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About this book
This book is the first comprehensive review of molecular mimicry. It offers an examination of the origins of the field, the current status, and the new developments that could lead to a better understanding of molecular mimicry and how infectious agents trick the host immune system to turn against a particular organ or group of organs in the human body. Focusing on studies that identify mimicry between infectious agents and host molecules, Molecular Mimicry, Microbes, and Autoimmunity draws together research being done in a wide range of disciplines and academic departments.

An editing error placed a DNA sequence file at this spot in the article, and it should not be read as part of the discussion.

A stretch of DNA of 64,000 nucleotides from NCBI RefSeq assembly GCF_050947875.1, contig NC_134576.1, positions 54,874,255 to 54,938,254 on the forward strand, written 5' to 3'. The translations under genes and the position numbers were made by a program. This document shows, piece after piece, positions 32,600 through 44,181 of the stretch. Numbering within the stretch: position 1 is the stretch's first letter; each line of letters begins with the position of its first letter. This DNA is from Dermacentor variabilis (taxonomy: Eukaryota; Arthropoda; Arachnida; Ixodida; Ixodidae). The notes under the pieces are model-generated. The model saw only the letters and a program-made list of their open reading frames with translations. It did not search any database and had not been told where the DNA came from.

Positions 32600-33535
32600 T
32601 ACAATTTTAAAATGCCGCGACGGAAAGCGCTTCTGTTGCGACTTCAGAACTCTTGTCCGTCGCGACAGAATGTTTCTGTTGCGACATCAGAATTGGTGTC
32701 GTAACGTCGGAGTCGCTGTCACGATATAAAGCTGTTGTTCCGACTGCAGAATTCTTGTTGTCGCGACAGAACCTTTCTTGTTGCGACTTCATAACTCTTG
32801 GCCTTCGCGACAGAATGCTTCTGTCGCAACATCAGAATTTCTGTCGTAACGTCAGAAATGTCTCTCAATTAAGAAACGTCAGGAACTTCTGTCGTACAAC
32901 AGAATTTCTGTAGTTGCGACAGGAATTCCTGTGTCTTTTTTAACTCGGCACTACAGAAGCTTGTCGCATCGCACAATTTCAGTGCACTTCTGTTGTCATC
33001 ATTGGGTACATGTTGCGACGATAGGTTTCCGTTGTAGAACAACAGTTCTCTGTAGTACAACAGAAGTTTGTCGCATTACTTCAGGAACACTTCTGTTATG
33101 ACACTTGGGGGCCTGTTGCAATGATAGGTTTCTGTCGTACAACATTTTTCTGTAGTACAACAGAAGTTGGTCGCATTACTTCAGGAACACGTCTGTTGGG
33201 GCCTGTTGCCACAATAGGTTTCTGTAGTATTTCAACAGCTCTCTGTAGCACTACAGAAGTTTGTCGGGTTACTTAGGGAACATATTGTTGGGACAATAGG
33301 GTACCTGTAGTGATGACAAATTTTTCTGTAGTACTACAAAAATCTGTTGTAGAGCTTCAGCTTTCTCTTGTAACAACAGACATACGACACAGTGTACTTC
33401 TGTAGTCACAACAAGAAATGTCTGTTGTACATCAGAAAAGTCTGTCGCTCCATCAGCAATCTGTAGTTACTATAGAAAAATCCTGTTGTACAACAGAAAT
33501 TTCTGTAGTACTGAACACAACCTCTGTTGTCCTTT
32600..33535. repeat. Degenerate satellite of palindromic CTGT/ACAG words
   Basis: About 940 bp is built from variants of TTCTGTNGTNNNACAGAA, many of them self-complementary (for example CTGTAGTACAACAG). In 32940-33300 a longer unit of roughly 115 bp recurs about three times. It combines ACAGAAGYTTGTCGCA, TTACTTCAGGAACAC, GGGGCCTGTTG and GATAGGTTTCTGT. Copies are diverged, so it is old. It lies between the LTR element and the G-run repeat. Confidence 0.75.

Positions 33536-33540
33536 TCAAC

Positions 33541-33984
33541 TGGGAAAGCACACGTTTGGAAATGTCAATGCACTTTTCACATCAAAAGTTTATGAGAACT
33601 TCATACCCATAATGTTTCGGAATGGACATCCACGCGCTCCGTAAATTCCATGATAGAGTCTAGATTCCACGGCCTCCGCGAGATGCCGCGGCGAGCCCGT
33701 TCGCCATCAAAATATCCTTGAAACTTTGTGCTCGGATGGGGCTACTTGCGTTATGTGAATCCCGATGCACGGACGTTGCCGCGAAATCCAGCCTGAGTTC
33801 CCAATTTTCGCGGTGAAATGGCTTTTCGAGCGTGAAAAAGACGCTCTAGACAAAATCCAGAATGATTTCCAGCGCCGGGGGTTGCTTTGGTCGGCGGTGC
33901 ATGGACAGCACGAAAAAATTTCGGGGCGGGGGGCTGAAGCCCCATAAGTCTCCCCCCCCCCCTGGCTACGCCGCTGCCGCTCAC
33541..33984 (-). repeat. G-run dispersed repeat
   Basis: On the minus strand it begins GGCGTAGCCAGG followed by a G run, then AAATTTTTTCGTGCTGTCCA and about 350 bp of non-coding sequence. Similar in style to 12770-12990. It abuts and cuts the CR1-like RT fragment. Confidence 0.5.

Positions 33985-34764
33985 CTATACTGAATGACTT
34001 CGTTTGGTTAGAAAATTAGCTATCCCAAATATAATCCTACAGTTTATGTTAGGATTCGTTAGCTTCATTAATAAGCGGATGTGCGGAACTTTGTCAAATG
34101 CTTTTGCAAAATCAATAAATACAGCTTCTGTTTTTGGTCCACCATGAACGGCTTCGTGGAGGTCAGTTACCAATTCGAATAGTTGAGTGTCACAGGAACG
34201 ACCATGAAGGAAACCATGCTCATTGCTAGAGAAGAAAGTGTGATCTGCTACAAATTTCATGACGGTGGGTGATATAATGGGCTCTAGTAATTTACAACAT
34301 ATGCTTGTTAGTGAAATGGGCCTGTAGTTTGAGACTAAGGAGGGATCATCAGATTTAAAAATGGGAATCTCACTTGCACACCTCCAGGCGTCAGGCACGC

1. An Overview: Molecular Mimicry and Disease 2. Principles of Molecular Mimicry and Autoimmune Diseases 3. Molecular Mimicry and Central Nervous System Autoimmune Disease 4. Molecular Mimicry between Streptococcal M Protein and Cardiac Myosin and the Immunopathogenesis of Rheumatic Fever 5. Antigenic Mimicry between Self and Coxsackievirus Proteins Leads to both Humoral and Cellular Autoimmunity to Heart Proteins 6. Molecular Mimicry and Heart Disease 7. Peptide Mimicry of Streptococcal Group A Carbohydrate 8. Role of Superantigens in Molecular Mimicry and Autoimmunity 9. Petitide Induction of Systemic Lupus Autoimmunity 10. Mimicry between DNA, Carbohydrates and Peptides: Implications in Systemic Lupus Erythematosus 11. Peptide Mimicry of the Polysaccharide Capsule of Cryptococcus neoformans 12. Autoimmunity in Lyme Arthritis: Molecular Mimicry between OspA and LFA-1 13. Exploiting Molecular Mimicry in targeting Carbohydrate Antigens 14. Structural Basis of T-Cell Receptor Specificity and Cross-Reactivity 15. Molecular Mimicry and Determinant Spreading 16. Molecular Mimicry: Lessons from Experimental Models of Systemic Lupus Erythematosus and Antiphospholipid Syndrome 17. Contributions of Viruses and Immunity to Diabetes and Development of Strategies to Treat and Prevent Autoimmune Disease 18. Molecular Mimicry and Chagas' Disease